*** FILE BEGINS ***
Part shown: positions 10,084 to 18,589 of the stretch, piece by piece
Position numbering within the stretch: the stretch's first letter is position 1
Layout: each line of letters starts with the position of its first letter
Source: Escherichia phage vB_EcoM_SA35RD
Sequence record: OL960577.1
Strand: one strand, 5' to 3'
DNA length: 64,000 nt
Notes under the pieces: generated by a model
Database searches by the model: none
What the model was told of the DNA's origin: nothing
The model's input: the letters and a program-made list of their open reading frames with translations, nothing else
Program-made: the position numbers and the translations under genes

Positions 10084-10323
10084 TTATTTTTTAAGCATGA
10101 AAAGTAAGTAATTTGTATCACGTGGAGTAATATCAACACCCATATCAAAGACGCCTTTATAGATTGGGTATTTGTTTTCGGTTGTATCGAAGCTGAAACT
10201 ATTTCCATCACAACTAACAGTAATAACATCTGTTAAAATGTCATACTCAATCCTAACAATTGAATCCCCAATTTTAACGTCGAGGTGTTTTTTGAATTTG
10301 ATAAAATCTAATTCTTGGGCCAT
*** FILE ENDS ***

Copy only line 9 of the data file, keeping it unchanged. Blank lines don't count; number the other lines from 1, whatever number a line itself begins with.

Database searches by the model: none